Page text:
Tuesday 26 April 2016 10:02am
Bread design could be substantially improved to better protect heart health according to new research. A team at the University of Otago, Wellington studied bread design from the perspective of reducing risk of heart disease, while keeping ingredient costs down.
Lead author Professor Nick Wilson said that bread is a staple of the New Zealand diet and so it is a high priority food to research when improving options for people to reduce diet-related disease risks.
“Bread can be a way to increase dietary intake of fibre and healthy seeds such as flaxseed/linseed. The problem of most breads being high in salt can also be addressed by reducing the amount of sodium-based salts and increasing the amount of healthier potassium-based salts. Potassium is particularly good for heart health,” Professor Wilson says.
The new study just published in the international journal BMC Nutrition, used a computer-based method called linear programming. This allowed the researchers to get the best mix of healthy ingredients into the bread designs for the lowest prices. They made comparisons with commercial white breads available in 15 OECD countries, including New Zealand. Comparisons were also made with high-seed breads in six of these countries.
The research found that the optimised loaf costing NZ $1.50 in ingredients was superior to the commercial white loaves in such categories as having lower sodium and high potassium. The more expensive bread costing $3 in ingredients was also nutritionally superior to the commercial loaves with seeds in terms of lower sodium, higher potassium, higher dietary fibre, and the best polyunsaturated fatty acid to saturated fatty acid ratio. It was this version of the bread that included a moderate amount of added linseed and also some walnut.
“Dietary risk factors are particularly important for non-communicable diseases such as cardiovascular disease, diabetes and cancer. New Zealand could do more to prevent these by making improvements to the food environment — and one of them is providing the option of low-cost healthier breads,” says Professor Wilson.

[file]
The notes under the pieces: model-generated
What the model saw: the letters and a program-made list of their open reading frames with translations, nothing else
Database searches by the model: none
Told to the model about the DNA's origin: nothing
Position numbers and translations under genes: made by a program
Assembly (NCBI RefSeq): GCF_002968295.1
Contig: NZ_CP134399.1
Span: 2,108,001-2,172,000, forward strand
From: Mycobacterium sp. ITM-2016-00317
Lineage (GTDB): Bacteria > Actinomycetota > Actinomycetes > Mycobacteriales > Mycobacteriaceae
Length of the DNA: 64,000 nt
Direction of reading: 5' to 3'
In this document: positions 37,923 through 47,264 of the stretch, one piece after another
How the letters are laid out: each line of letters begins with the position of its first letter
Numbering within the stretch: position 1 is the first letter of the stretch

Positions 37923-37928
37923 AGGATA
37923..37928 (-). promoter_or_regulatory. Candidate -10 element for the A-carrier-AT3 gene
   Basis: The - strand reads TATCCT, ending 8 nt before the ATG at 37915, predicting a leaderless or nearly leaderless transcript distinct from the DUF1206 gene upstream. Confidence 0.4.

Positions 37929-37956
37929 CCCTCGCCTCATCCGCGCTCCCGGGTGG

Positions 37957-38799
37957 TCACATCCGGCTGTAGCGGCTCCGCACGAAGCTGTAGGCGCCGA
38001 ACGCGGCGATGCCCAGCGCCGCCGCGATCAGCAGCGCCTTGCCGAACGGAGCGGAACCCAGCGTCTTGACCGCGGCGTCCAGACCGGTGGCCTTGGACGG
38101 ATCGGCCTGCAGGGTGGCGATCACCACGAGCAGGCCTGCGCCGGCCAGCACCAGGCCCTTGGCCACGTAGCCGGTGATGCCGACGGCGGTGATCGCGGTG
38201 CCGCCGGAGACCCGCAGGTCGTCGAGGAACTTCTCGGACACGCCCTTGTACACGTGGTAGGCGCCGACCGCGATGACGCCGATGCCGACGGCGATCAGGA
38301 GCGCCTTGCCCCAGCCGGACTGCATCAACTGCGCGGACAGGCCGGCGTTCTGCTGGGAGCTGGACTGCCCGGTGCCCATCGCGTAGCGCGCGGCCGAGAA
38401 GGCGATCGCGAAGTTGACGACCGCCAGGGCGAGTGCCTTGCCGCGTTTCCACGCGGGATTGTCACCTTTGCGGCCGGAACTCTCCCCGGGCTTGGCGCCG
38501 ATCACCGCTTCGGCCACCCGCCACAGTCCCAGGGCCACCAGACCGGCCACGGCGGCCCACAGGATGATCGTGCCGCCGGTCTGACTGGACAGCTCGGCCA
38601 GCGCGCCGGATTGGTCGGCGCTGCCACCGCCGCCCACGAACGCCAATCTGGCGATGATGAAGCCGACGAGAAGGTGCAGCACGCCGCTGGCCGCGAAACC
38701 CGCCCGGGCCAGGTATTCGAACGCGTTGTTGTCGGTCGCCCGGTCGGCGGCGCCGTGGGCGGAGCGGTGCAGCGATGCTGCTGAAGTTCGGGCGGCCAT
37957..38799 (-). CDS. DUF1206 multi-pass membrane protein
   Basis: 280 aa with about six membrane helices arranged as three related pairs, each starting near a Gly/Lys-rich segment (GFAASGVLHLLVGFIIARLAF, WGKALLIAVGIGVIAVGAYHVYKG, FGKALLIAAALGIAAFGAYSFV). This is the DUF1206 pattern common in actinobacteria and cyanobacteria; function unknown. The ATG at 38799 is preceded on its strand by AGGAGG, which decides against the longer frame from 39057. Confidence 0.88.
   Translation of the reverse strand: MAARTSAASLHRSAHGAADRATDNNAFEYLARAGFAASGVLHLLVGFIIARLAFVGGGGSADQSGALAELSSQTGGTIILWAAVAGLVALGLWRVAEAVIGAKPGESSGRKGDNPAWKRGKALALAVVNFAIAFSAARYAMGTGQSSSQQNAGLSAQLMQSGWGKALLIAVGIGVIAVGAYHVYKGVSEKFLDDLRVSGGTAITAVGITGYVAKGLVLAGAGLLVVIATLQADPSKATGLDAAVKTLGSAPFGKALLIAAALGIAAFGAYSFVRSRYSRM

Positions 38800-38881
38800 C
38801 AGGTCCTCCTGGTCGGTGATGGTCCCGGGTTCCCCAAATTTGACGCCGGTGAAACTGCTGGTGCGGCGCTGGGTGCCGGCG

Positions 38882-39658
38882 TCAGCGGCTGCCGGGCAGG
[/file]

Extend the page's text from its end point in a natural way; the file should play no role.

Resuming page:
The authors suggest that such bread designs could be promoted by health agencies and provided in workplace cafeterias and public hospitals. They could even be part of a government-funded “heart healthy bread” voucher system to prevent further heart attacks and strokes in people with cardiovascular disease.
But Professor Wilson noted that “while we liked the taste of these optimised breads which we made in home bread-making machines, further taste testing with the public would be required to ensure adequate levels of public acceptability.”
“But we do know that some bread on the New Zealand market already has some of the desirable features such as extra seeds — even if they still have problems such as high sodium levels.”
A full free access version of the article is available at: http://bmcnutr.biomedcentral.com/articles/10.1186/s40795-016-0062-x
(Wilson N, Nghiem N, Ryan S, Cleghorn C, Nair N, Blakely T. Designing low-cost "heart healthy bread": Optimization using linear programing and 15-country comparison. BMC Nutrition 2016;2:23).
Additional comments on this study are at the “Public Health Expert” blog.
The study was funded by the Health Research Council as part of funding for the BODE3 Programme with includes studying the cost-effectiveness of preventive interventions to achieve health gain and lower health system costs.
For further information contact:
Professor Nick Wilson
Department of Public Health
University of Otago, Wellington
Mob: 021 2045 523
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